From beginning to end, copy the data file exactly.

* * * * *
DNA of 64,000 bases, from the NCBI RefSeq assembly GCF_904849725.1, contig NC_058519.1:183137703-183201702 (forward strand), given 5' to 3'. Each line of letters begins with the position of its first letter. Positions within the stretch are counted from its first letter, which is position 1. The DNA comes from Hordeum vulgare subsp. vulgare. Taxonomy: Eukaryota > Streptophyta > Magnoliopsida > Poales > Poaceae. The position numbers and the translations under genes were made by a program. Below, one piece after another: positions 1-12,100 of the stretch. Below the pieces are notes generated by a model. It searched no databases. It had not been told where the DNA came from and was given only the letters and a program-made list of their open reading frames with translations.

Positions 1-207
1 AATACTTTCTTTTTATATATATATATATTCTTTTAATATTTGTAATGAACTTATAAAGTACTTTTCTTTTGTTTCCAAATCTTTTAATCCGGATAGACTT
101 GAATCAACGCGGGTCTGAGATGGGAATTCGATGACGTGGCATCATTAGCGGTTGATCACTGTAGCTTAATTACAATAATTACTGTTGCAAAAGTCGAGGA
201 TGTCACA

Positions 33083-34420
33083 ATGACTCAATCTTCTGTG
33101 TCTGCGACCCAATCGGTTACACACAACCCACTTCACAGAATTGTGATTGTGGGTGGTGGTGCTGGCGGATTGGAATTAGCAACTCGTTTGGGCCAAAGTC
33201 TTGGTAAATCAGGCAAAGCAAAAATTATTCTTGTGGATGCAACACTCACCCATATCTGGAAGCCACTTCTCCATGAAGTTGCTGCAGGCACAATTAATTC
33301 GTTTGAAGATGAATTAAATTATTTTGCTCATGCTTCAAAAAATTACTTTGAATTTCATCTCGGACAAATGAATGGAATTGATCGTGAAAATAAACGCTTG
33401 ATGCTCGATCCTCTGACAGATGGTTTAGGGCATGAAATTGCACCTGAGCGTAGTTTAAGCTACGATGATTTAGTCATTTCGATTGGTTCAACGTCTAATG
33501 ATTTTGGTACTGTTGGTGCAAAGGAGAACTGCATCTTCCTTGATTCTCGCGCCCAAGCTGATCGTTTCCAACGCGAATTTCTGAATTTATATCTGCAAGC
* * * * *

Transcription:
DNA of 64,000 bases, from the NCBI RefSeq assembly GCF_904849725.1, contig NC_058519.1:183137703-183201702 (forward strand), given 5' to 3'. Each line of letters begins with the position of its first letter. Positions within the stretch are counted from its first letter, which is position 1. The DNA comes from Hordeum vulgare subsp. vulgare. Taxonomy: Eukaryota > Streptophyta > Magnoliopsida > Poales > Poaceae. The position numbers and the translations under genes were made by a program. Below, one piece after another: positions 1-12,100 of the stretch. Below the pieces are notes generated by a model. It searched no databases. It had not been told where the DNA came from and was given only the letters and a program-made list of their open reading frames with translations.

Positions 1-207
1 AATACTTTCTTTTTATATATATATATATTCTTTTAATATTTGTAATGAACTTATAAAGTACTTTTCTTTTGTTTCCAAATCTTTTAATCCGGATAGACTT
101 GAATCAACGCGGGTCTGAGATGGGAATTCGATGACGTGGCATCATTAGCGGTTGATCACTGTAGCTTAATTACAATAATTACTGTTGCAAAAGTCGAGGA
201 TGTCACA

Positions 33083-34420
33083 ATGACTCAATCTTCTGTG
33101 TCTGCGACCCAATCGGTTACACACAACCCACTTCACAGAATTGTGATTGTGGGTGGTGGTGCTGGCGGATTGGAATTAGCAACTCGTTTGGGCCAAAGTC
33201 TTGGTAAATCAGGCAAAGCAAAAATTATTCTTGTGGATGCAACACTCACCCATATCTGGAAGCCACTTCTCCATGAAGTTGCTGCAGGCACAATTAATTC
33301 GTTTGAAGATGAATTAAATTATTTTGCTCATGCTTCAAAAAATTACTTTGAATTTCATCTCGGACAAATGAATGGAATTGATCGTGAAAATAAACGCTTG
33401 ATGCTCGATCCTCTGACAGATGGTTTAGGGCATGAAATTGCACCTGAGCGTAGTTTAAGCTACGATGATTTAGTCATTTCGATTGGTTCAACGTCTAATG
33501 ATTTTGGTACTGTTGGTGCAAAGGAGAACTGCATCTTCCTTGATTCTCGCGCCCAAGCTGATCGTTTCCAACGCGAATTTCTGAATTTATATCTGCAAGC